Authenticity happens to be a significant trait for every animal including the zebrafish. The fact was noticed more seriously by a research team that was recently working at the NYU Tandon School Of Engineering, the noticed that zebrafishes showed better response to their robotic replicas as compared to any other stimuli. The team working on this project was headed by Maurizio Porfiri, a mechanical and aerospace engineering professor who developed a customizable and controllable robotic platform for a better study of freshwater fish behaviour. The robotic platform moves these biologically inspired robotic replicas like a puppet masters. The 3-D printed models mimic the swimming path of the original fish.
Biologically, zebrafishes are more versatile and like to imitate complex behaviour patterns of higher level animals. An understanding of social behaviour of these animals will help the researchers in exploring mechanisms that are responsible for human behaviour disorders like autism, schizophrenia, addiction, and anxiety. To conduct this test, Porfiri and his team introduced a live zebra fish in the center of a three-part tank that had robotic fish in it and a vacant segment on the other side.The researchers compared the response of this alive fish with its replica in motion and another one that was static, the second test was done against transparent and static replica. The results showed that this fish was more allured towards the robot that imitated both motion and appearance of alive fish. When either of those differed the attraction was completely lost.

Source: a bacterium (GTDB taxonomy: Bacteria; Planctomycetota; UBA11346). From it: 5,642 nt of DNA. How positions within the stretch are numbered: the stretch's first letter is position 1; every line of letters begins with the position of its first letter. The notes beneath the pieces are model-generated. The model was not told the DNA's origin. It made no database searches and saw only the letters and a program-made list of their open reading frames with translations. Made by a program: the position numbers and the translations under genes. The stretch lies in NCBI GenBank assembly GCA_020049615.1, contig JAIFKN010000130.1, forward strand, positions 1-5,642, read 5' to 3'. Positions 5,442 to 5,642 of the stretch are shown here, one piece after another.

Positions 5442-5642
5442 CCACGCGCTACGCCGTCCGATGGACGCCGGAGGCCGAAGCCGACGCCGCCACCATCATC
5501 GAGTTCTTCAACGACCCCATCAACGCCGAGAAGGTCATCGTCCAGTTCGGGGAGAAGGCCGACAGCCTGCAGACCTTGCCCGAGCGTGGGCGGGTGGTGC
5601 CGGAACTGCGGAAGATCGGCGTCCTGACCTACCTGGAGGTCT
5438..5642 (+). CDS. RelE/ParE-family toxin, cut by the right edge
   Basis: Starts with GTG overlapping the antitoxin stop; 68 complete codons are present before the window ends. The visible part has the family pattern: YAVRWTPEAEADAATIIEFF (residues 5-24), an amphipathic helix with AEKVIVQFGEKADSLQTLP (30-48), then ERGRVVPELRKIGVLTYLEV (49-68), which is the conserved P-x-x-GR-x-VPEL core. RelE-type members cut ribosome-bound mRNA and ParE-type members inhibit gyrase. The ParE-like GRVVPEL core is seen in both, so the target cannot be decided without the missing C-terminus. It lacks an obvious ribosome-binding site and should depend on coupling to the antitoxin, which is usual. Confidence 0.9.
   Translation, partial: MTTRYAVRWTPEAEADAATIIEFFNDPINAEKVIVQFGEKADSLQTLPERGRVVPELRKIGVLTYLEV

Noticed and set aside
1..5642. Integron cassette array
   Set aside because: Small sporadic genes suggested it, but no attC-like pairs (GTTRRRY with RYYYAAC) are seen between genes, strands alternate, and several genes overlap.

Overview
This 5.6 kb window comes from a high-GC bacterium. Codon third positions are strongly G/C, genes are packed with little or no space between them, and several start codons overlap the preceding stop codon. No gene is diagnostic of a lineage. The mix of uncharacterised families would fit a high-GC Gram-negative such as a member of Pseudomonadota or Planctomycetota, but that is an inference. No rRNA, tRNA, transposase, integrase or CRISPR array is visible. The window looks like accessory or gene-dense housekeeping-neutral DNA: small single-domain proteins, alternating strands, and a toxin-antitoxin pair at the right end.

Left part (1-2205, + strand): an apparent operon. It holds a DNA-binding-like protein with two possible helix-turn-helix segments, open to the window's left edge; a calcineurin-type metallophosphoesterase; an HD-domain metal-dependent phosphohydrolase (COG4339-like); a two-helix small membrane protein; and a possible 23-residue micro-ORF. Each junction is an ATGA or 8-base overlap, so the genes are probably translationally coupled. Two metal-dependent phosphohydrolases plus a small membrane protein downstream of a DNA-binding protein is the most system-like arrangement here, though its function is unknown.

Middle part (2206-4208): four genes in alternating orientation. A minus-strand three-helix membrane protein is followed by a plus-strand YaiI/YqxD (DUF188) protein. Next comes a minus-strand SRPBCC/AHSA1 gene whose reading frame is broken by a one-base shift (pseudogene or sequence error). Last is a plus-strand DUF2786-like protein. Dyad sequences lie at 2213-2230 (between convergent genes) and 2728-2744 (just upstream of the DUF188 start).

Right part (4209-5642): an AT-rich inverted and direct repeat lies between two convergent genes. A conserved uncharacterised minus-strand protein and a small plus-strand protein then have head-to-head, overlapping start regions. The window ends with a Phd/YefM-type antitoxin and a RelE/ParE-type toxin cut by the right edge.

Porfiri says, “The fish, when presented with the choice between a static robot and one that was moving in 3D and beating its tail, preferred to spend time with the latter. This clarifies the important role motion plays in influencing zebrafish behavior. These experiments also significantly refined the robotic platform that enables consistent, repeatable tests with our live subjects.”
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